Water Well Drilling Kenton

 Kenton Water Well Drilling

Well drilling involves digging a hole into the ground to extract a natural resource such as water or oil from the depths of the earth. The most common types of wells are water wells, which are commonly used to obtain water from underground aquifers. The earliest wells on record were dug by hand and had walls lined with wood or other types of masonry to prevent them from collapsing and caving in. Today wells can be dug mechanically using advanced and relatively expensive equipment or they can be dug manually using affordable tools. Mechanically dug wells are narrower and are much deeper than those dug manually using simple tools. This is a simple and informative guide to the process of well drilling.

How a Well Works

Once the hole is dug, a pipe, which normally has a casing within it, is extended down to the acquirer. A pump is then used to draw water up to the surface and the water then flows into the pipes that connect to different structures where the water will be used or stored. The depth of the well is determined by several factors such as the depth of the aquifer, the structure, and composition of the ground and the quality of ground water. Most water wells in the world are constructed for domestic water use.

The Process of Constructing a Well

The well should be drilled and sited in an area that is free of potential contaminants that can contaminate the ground water e.g. septic systems and buried fuel storage structures like fuel tanks. The well should also be at an acceptable distance from any buildings and the standard is five feet from any structures above ground. There are various well drilling methods, which are determined by the condition and structure of the ground as well as the depth of the underground water. The following are the most common methods used to drill water wells.

• Rotary Drilling

The rotary drill pushes compressed air or water based fluid from its bit into the drill hole to loosen the ground. This process makes well drilling easier and it pumps out the drill cuttings. The drill works faster than most drills, can drill through most ground materials and can reach depths of 1000ft. However, it finds it difficult to drill through rock and the drilling fluid makes it difficult to determine if the underground water has been struck.

• Augers

Augers drill using rotating buckets or continuous stems and they can be operated manually or using power. They are best for clay soils and can reach up to 20 ft. when powered manually or 125ft. when using power equipment.

• Cable Tool Drilling

Cable drills have bits, which move up and down a cable smashing and pulverizing the ground as they drill into the ground. They use water to loosen the ground and can reach similar depths as the auger drills. They are suited for drilling into rock but are costly and the well drilling process is slower compared to other drilling methods.

• Other methods include using strong water jets and hand driving which is best suited for well drilling from shallow water tables.


The Structures of a Well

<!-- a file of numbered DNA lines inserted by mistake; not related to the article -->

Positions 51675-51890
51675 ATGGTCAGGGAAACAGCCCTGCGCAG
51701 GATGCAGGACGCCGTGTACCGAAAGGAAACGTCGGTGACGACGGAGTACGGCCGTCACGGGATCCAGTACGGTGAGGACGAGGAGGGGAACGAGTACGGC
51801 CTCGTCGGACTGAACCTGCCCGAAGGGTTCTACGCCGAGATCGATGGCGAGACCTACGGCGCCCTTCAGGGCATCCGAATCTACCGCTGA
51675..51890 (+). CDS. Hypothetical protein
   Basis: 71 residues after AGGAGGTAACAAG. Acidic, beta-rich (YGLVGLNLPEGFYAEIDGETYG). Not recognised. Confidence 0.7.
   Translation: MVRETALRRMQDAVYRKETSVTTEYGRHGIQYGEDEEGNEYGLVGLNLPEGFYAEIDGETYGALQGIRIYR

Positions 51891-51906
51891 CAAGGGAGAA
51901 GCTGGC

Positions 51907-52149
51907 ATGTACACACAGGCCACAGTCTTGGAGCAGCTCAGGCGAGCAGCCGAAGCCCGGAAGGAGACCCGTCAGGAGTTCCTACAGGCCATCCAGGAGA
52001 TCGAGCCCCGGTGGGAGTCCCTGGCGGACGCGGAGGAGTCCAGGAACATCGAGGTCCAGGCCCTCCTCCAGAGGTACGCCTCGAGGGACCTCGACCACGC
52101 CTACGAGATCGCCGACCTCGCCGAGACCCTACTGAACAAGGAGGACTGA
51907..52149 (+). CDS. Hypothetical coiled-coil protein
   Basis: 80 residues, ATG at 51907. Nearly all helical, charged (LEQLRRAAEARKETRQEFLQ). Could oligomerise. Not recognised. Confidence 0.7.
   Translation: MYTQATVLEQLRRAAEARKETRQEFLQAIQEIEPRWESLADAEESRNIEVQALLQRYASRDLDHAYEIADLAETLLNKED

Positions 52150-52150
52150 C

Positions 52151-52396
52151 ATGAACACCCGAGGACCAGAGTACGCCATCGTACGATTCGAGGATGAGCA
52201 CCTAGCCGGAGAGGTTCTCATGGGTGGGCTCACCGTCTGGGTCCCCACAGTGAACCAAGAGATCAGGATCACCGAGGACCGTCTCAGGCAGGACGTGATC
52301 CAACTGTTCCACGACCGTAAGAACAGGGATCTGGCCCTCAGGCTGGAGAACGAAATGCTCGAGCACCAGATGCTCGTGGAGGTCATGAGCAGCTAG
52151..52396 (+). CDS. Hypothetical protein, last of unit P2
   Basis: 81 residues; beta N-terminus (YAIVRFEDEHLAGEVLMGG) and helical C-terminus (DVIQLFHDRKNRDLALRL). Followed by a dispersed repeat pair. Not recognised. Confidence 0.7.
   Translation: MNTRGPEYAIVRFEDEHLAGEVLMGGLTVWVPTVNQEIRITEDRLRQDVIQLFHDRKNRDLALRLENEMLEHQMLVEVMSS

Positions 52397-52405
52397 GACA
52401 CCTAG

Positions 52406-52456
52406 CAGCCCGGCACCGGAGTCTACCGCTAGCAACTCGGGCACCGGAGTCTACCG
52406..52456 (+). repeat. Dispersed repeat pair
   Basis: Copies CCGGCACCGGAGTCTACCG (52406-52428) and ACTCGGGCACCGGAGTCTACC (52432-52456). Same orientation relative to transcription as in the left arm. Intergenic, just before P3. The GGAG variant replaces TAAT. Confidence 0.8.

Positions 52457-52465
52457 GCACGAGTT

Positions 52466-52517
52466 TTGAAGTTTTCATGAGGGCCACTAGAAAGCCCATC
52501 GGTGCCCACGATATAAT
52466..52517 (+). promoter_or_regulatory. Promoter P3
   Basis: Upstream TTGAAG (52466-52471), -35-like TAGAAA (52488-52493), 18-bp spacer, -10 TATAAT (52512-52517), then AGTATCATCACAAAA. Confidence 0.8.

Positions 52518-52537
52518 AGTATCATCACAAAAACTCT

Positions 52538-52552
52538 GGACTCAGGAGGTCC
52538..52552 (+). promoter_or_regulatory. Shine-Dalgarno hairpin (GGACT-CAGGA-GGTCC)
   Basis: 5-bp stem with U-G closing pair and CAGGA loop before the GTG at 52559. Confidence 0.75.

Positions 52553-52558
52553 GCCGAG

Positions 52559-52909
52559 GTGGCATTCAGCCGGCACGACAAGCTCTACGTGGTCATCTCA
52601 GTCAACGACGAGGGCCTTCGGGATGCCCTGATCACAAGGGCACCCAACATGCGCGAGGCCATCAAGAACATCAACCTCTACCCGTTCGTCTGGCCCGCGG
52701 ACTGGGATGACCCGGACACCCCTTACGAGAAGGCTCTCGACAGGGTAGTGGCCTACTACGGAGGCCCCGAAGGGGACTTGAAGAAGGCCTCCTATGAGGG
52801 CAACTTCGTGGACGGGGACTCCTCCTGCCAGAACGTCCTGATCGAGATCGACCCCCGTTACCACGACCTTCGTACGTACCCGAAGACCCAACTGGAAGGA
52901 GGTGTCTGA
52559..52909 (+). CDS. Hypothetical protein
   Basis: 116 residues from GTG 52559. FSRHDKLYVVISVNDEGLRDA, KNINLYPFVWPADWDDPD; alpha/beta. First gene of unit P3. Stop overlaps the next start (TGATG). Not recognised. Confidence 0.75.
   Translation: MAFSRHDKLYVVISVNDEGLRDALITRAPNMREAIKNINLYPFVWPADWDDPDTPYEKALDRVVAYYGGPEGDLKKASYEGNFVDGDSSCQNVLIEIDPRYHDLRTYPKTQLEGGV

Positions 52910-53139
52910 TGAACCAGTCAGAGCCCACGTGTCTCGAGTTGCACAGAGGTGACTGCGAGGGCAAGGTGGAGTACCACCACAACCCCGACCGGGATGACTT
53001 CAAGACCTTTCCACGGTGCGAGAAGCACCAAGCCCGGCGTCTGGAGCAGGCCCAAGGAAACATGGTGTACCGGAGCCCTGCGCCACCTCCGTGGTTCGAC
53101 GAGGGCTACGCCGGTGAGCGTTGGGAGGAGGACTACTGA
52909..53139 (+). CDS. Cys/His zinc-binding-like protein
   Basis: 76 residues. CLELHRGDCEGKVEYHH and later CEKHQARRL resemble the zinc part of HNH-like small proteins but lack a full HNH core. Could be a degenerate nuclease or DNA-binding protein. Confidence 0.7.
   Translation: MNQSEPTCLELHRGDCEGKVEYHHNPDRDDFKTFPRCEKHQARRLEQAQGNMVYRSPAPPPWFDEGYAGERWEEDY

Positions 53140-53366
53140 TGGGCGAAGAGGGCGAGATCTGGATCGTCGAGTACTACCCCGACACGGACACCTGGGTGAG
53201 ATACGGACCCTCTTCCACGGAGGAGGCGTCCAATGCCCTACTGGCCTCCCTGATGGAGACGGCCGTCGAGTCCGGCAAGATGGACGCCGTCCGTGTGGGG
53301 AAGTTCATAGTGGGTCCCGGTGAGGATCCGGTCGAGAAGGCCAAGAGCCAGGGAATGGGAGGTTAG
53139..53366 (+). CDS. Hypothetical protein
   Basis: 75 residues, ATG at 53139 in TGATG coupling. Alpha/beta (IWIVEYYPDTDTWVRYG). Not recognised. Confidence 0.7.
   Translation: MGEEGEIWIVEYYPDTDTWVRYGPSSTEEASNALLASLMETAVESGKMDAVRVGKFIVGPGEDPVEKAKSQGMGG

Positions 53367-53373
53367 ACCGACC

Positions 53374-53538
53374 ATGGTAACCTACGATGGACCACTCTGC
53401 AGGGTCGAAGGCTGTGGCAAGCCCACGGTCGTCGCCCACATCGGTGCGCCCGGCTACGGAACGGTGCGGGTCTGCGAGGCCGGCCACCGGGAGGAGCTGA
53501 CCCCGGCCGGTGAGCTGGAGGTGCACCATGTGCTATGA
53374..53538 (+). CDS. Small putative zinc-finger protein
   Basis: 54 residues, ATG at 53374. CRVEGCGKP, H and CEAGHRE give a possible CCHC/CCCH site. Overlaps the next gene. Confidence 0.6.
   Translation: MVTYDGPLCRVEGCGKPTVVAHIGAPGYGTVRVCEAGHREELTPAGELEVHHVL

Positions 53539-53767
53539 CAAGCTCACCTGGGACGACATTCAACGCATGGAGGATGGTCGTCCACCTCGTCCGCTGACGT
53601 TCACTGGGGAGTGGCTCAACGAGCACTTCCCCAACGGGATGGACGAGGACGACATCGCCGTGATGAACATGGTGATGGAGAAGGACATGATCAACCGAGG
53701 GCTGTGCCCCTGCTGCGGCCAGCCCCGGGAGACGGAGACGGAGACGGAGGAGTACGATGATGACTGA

After digging the hole, the well needs additional structures that will ensure that the water pumped up is free from sediments that will mean minimal purification will be done on the water. The following are the steps taken to achieve this

Diagram of a Well

• The Casing

The casing lines the hole and the most common material used is PVC, it prevents contamination of the water as it moves up the well. Installing vents and an insect and weatherproof cap will prevent contaminants from the surface getting into the well. The casing can also be used to house the pump.

• Putting a Wall Screen

A well screen is used in gravel or sandy aquifers and it acts like a sieve preventing the sand and gravel traveling up with the water from the ground. The size of the screen is determined by the size of sand and gravel particles in the well. To prevent fine sediments from filtering through the screen and getting into the water, a gravel pack can be used. The gravel pack is an envelope of sand or gravel placed between the screen and the well wall and it traps the fine sediments preventing them from getting into the water as it travels up after being pumped.

• Using Grout

Well drilling using the rotary method creates a hole with a large diameter, which causes a space to be created between the casing and the walls of the hole. This space is called an annular space that must be sealed to prevent ground water from flowing into the well. Grout is the material used to seal this space and it is commonly made up of a mixture of water and cement although any other suitable materials may be used.

• Developing the Well

Developing the well is the final step and involves removing mud and sediments from the bottom of the well to facilitate uninhibited movement of water from the ground to the surface. This can be achieved using different methods such as pumping water at high speed out of the well or injecting water or air into the well.


Planning Before Drilling a Well

When drilling the well it is important to involve all the necessary consultants such as surveyors, hydrologists, and geologist because they will guide you on the best methods to use as well as the best location to drill the well. All drilling should also follow the state regulations as well as the environmental and safety regulations. Additionally, one should obtain all the required permits. It is also vital to have a detailed plan before drilling because this will assist you to calculate the costs of the project and you will be in a better position to work within the planned timeline.

Wells offer a great way of meeting water requirements at an affordable rate and they can be a source of clean uncontaminated water that requires minimal purification before consumption.